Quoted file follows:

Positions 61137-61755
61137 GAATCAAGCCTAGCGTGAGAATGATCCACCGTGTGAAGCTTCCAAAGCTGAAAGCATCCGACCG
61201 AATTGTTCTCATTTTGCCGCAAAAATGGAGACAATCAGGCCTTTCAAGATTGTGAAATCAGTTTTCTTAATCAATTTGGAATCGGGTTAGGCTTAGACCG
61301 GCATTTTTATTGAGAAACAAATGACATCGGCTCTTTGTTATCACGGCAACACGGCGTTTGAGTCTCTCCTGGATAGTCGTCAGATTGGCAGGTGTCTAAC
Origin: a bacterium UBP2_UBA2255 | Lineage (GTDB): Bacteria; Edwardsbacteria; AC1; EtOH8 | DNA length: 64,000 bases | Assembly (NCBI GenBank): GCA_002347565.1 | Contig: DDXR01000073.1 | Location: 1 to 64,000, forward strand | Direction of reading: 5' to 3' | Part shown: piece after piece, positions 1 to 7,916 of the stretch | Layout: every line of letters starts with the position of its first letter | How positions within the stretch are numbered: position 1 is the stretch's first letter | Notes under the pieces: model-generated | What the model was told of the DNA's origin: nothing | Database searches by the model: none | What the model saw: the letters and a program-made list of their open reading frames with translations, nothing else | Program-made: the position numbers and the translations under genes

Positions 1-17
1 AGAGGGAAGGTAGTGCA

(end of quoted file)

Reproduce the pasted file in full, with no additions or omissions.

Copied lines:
Positions 61137-61755
61137 GAATCAAGCCTAGCGTGAGAATGATCCACCGTGTGAAGCTTCCAAAGCTGAAAGCATCCGACCG
61201 AATTGTTCTCATTTTGCCGCAAAAATGGAGACAATCAGGCCTTTCAAGATTGTGAAATCAGTTTTCTTAATCAATTTGGAATCGGGTTAGGCTTAGACCG
61301 GCATTTTTATTGAGAAACAAATGACATCGGCTCTTTGTTATCACGGCAACACGGCGTTTGAGTCTCTCCTGGATAGTCGTCAGATTGGCAGGTGTCTAAC
Origin: a bacterium UBP2_UBA2255 | Lineage (GTDB): Bacteria; Edwardsbacteria; AC1; EtOH8 | DNA length: 64,000 bases | Assembly (NCBI GenBank): GCA_002347565.1 | Contig: DDXR01000073.1 | Location: 1 to 64,000, forward strand | Direction of reading: 5' to 3' | Part shown: piece after piece, positions 1 to 7,916 of the stretch | Layout: every line of letters starts with the position of its first letter | How positions within the stretch are numbered: position 1 is the stretch's first letter | Notes under the pieces: model-generated | What the model was told of the DNA's origin: nothing | Database searches by the model: none | What the model saw: the letters and a program-made list of their open reading frames with translations, nothing else | Program-made: the position numbers and the translations under genes

Positions 1-17
1 AGAGGGAAGGTAGTGCA